If you’re stressed out about finals week, or if you’re about to graduate this semester and are preparing to enter the real world, I have an important message for you: statistically speaking, you’re not that great.
To be clear, I’m trying to be encouraging. That’s apparent, right?
I’m just saying, when you were six and your parents told you you could someday become the President of the United States, they were lying to you. Throughout history, there have been 107,602,707,791 living human beings on this planet. Only 43 of those people have ever been President of the United States. I’m not a math person, but I don’t like those odds.
That is OK, though. You don’t really want to be president, do you? Honestly, it sounds like a lot of work. And the pay is good, but not Powerball good. And if you want to have a healthy balance between work life and home life, forget about it.
I don’t buy into the whole “millennials are entitled” schtick, but I think our parents did us a pretty major disservice by telling us we were special and capable of doing great things. That’s not how bell curves work, and it can be pretty confusing and discouraging when we realize that we’re not quite living up to the “greatness” we were promised. It can really get in the way of being happy.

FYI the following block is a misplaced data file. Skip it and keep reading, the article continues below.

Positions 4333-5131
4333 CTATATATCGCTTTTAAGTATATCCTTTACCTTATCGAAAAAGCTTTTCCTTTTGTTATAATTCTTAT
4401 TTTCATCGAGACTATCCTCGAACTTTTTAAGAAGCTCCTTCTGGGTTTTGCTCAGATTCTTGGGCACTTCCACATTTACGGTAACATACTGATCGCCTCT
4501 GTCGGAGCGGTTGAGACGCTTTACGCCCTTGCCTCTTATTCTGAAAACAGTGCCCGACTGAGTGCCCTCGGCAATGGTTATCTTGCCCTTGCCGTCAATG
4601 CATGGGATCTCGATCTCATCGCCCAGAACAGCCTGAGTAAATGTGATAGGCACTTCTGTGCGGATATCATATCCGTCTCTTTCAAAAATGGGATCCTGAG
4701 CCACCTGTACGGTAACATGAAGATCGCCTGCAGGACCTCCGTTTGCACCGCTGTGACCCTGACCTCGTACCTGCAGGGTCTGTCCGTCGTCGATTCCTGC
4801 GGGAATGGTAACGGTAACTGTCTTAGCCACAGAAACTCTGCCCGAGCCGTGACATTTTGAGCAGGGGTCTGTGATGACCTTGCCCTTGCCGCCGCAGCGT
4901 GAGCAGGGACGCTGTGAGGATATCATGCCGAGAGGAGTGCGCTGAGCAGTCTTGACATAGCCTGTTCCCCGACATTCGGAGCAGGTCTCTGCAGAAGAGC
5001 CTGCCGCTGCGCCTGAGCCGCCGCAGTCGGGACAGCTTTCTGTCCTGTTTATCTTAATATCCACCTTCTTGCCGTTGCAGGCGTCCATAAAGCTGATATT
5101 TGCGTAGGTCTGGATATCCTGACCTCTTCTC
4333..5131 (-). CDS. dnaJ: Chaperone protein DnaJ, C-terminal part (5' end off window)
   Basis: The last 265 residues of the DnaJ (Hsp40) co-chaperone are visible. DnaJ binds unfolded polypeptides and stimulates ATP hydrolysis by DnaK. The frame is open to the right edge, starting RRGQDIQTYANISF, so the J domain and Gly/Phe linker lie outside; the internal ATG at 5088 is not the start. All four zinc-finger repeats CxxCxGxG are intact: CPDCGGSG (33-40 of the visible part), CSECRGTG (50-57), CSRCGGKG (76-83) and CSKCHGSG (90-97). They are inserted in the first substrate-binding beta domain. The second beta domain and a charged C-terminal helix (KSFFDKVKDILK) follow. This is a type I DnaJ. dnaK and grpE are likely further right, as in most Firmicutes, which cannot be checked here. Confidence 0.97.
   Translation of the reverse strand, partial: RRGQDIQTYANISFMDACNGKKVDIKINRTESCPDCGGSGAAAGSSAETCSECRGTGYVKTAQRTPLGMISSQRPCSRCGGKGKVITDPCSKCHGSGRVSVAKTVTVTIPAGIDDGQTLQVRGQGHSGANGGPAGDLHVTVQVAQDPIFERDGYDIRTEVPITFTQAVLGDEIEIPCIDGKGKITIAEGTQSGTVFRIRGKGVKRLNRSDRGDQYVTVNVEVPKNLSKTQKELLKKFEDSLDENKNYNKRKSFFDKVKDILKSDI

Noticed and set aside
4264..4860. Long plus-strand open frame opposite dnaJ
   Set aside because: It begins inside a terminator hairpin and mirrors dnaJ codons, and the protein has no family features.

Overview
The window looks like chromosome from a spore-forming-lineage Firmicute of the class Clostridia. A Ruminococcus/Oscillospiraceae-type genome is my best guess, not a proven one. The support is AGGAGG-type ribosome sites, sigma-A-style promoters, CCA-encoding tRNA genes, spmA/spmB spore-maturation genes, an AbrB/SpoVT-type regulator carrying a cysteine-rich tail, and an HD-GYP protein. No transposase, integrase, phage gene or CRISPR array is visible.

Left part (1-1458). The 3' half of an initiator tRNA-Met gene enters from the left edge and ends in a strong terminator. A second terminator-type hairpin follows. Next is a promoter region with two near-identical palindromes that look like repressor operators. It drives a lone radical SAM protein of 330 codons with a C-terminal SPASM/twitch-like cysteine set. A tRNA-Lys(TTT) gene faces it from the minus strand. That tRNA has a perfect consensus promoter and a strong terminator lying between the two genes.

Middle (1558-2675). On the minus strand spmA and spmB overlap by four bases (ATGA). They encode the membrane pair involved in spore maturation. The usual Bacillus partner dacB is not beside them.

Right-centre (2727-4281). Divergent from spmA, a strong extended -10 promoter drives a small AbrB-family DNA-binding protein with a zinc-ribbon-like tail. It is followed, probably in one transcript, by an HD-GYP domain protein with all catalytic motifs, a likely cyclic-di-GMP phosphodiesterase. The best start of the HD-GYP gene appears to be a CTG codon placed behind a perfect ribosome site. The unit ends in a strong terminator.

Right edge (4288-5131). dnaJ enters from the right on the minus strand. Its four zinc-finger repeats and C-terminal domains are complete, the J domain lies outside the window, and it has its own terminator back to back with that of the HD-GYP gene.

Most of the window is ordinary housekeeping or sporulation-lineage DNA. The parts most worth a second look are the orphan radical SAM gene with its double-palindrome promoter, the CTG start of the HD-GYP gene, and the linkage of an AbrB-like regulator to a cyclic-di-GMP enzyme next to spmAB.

So let me lift that weight off of you. You’re a normal person who probably won’t change the world very much, and no one has a right to expect you to. Instead, you get to spend your life doing the things you like to do. Doodling pictures. Playing frisbee. Marrying the person you like. Living where you want. Watching the Kardashians. Whatever your thing is.
I’m not telling you to be completely complacent. There’s no point to living if you’re just going to waste away aimlessly scrolling through social media. But trying to be truly great, or trying to have your future perfectly planned out, is a fool’s errand.
And another thing: you don’t have to have an amazing job that you love. You probably won’t. If everyone had the job they loved, we would have a lot of rock stars and actors and no janitors or mail carriers or accountants.
You are a tiny, microscopic speck in a universe that doesn’t care about you. What a relief, am I right?
William T. Perkins is a senior studying journalism at Ohio University. Please note that the views and opinions of the columnists do not reflect those of The Post. How do you make yourself feel significant? Let William know by emailing him at email@example.com.